(2023) Lee, Yaesop; Bhattacharyya, Shuvra; Electrical Engineering; Digital Repository at the University of Maryland; University of Maryland (College Park, Md.)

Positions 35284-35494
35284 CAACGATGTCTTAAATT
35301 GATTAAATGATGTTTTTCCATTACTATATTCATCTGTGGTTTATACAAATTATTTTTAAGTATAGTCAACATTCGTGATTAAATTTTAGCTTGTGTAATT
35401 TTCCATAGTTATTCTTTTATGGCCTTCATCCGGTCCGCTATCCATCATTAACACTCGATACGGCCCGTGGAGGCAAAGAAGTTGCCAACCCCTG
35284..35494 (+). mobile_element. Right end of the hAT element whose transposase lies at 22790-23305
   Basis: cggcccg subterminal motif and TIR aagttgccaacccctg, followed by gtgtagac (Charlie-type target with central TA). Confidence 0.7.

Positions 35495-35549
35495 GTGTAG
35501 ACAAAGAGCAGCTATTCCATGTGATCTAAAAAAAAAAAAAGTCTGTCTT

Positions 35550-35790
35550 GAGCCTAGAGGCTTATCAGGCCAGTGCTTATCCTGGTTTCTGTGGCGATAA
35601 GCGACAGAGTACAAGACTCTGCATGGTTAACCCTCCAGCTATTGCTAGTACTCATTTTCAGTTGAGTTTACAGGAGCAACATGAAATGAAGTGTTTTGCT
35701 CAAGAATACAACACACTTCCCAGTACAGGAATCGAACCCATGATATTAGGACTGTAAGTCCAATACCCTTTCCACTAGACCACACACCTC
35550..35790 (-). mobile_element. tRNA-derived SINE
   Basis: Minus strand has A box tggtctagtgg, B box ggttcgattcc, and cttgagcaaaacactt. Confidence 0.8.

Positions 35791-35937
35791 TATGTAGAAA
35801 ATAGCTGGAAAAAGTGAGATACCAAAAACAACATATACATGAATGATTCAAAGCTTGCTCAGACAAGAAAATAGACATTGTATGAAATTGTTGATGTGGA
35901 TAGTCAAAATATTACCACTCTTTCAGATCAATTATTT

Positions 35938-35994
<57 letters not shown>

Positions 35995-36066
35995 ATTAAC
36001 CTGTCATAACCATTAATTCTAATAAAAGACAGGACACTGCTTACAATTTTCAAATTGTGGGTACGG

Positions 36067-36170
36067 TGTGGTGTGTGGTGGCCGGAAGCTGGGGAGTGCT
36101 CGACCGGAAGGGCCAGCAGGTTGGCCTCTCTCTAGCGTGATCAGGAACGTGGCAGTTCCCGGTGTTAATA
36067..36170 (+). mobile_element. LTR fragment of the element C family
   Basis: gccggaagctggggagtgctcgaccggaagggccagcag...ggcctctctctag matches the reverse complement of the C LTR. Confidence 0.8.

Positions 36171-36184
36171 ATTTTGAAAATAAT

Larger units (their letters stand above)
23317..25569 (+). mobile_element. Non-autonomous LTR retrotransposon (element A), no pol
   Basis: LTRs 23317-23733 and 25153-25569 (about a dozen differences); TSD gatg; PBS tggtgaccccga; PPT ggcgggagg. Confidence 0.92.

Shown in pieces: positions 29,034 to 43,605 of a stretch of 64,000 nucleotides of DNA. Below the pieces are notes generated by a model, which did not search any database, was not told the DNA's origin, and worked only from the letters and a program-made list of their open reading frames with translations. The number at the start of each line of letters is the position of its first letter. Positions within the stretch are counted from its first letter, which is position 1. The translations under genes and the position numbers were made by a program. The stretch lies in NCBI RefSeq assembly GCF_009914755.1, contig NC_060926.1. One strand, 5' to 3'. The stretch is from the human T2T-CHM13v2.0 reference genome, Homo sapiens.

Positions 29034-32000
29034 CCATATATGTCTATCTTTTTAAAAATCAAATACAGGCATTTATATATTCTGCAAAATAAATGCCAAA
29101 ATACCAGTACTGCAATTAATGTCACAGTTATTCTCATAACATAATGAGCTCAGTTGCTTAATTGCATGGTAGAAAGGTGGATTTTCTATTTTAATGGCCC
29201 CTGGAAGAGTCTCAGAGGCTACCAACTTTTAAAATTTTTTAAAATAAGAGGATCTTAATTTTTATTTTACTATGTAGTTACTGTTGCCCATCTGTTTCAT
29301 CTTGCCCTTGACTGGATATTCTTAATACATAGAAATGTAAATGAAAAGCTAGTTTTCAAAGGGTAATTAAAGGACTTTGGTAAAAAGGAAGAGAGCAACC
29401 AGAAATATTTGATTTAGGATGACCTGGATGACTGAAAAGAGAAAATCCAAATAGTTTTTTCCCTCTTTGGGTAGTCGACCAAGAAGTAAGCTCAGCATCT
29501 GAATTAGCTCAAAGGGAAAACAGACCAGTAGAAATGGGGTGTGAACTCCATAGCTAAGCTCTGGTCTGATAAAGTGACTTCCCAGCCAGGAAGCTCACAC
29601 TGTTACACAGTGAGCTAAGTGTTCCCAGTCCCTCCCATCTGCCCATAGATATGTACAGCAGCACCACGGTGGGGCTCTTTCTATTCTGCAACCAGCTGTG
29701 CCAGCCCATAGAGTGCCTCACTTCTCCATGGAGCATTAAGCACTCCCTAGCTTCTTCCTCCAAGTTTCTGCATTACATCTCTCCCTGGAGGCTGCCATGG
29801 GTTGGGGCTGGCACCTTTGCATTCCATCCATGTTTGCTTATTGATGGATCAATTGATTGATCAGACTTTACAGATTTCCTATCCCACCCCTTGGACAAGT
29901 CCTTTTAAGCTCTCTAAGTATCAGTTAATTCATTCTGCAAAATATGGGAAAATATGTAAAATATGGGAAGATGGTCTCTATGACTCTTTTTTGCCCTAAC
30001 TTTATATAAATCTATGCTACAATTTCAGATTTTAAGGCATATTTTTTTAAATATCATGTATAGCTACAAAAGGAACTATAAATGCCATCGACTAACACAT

In this thesis, we explore new design techniques to facilitate the implementation of efficient deep learning systems for embedded computer vision and signal processing. The techniques are developed to address concerns of real-time processing efficiency and energy efficiency under resource-constrained operation as well accuracy considerations, which are conventionally associated with the development of deep learning solutions. We study two specific application areas for efficient deep learning — (1) neural decoding and (2) object detection from multi-view images, such as those acquired from unmanned aerial vehicles (UAVs).To address the challenges of efficient deep learning systems, we apply dataflow-based methods for design and implementation of signal and information processing systems. Signal-processing oriented dataflow concepts provide an efficient computational model that allows flexibility and expandability to facilitate design and implementation of complex signal and information processing systems. In dataflow modeling, applications are modeled as directed graphs, called dataflow graphs, in which vertices (actors) correspond to discrete computations that are executed and edges represent communication between pairs of actors. In the first part of the thesis, we study in depth a recently-introduced model of computation, called passive-active flow graphs (PAFGs), which can be used in conjunction with dataflow modeling to facilitate more efficient implementation of dataflow graphs. In the second part of the thesis, we present the application of dataflow techniques to develop a novel system for real-time neural decoding. Neural decoding involves processing signals acquired from the brain — for example, through calcium imaging technology — to predict behavior variables. We refer to the developed system as the Neuron Detection and Signal Extraction Platform (NDSEP). NDSEP incorporates streamlined subsystems for neural decoding that are integrated efficiently through dataflow modeling. The dataflow- based software architecture of NDSEP provides modularity and extensibility to experiment with alternative modules for neural signal processing. Our system design also facilitates optimization of trade-offs between accuracy and real-time performance. Additionally, we explore various factors beyond dataflow-based system design to develop efficient deep learning systems for embedded computer vision and signal processing. In the third part of the thesis, we address the problem of limited training data, which is a significant problem for many application areas of embedded computer vision, especially areas that are highly specialized or are at the very forefront of computer vision technology. We address this problem specifically in the context of deep learning for object detection from multi-view images acquired from unmanned aerial vehicles (UAVs). To help overcome the shortage of relevant training data in this class of object detection scenarios, we introduce a new dataset and associated metadata, which integrates real and synthetic data to provide a much larger collection of labeled data than what is available from real data alone. We also apply the developed dataset to conduct comprehensive studies of how the critical attributes of UAV-based images affect machine learning models, and how these insights can be applied to advance the training and testing of the models. Moreover, in the fourth part of the thesis, we explore fundamental algorithm devel- opment for efficient object detection from multi-view images. In this work, we propose a simplified 2-dimensional object detection technique that can be implemented to leverage multiple images for a scene. This work provides a simple but effective way to extend the detection architecture for a single-view image to an architecture for multi-view images. A useful feature of the proposed approach is that it requires only a minimal amount of additional computation to extend an architecture from single- to multi-view operation. In the fifth part of the thesis, we develop a novel approach to online learning, called RONDO (Recursive Online Neural DecOding (RONDO)) framework, that is tailored for portable neural decoding systems, where computational resource constraints and energy efficiency are important concerns in addition to knowledge extraction accuracy. The characteristics of brain imaging signals may change significantly over time, making online learning an important tool for robust neural decoding. In online learning, the under- lying machine learning model is updated dynamically as new input is received by the system. In this work, we build upon the existing understanding gained from recurrent neural network (RNN) algorithms, and introduce a new RNN-based online learning framework for neural decoding that provides robust, energy-energy efficient neural decoding on resource-constrained platforms. RONDO provides novel trade-offs between neural decoding accuracy and energy consumption due to computationally-intensive retraining rounds that are needed to update the underlying RNN model when characteristics of the input signal change significantly.